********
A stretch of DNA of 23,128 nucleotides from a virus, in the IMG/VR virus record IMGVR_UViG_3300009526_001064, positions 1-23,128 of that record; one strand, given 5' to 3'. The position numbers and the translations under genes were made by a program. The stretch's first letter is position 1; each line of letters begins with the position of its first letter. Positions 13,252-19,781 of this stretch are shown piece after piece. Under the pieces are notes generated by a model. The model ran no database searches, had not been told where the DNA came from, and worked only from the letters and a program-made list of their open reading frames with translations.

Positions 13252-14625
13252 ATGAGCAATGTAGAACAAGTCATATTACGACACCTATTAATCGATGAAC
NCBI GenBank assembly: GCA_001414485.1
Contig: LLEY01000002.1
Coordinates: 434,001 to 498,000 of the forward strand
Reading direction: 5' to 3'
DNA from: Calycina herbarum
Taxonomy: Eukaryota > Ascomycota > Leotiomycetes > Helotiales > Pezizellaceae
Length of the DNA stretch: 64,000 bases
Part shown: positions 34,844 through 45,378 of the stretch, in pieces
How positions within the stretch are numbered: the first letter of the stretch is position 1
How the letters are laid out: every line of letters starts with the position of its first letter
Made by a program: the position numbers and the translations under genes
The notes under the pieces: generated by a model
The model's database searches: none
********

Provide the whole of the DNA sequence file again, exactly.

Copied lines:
A stretch of DNA of 23,128 nucleotides from a virus, in the IMG/VR virus record IMGVR_UViG_3300009526_001064, positions 1-23,128 of that record; one strand, given 5' to 3'. The position numbers and the translations under genes were made by a program. The stretch's first letter is position 1; each line of letters begins with the position of its first letter. Positions 13,252-19,781 of this stretch are shown piece after piece. Under the pieces are notes generated by a model. The model ran no database searches, had not been told where the DNA came from, and worked only from the letters and a program-made list of their open reading frames with translations.

Positions 13252-14625
13252 ATGAGCAATGTAGAACAAGTCATATTACGACACCTATTAATCGATGAAC
NCBI GenBank assembly: GCA_001414485.1
Contig: LLEY01000002.1
Coordinates: 434,001 to 498,000 of the forward strand
Reading direction: 5' to 3'
DNA from: Calycina herbarum
Taxonomy: Eukaryota > Ascomycota > Leotiomycetes > Helotiales > Pezizellaceae
Length of the DNA stretch: 64,000 bases
Part shown: positions 34,844 through 45,378 of the stretch, in pieces
How positions within the stretch are numbered: the first letter of the stretch is position 1
How the letters are laid out: every line of letters starts with the position of its first letter
Made by a program: the position numbers and the translations under genes
The notes under the pieces: generated by a model
The model's database searches: none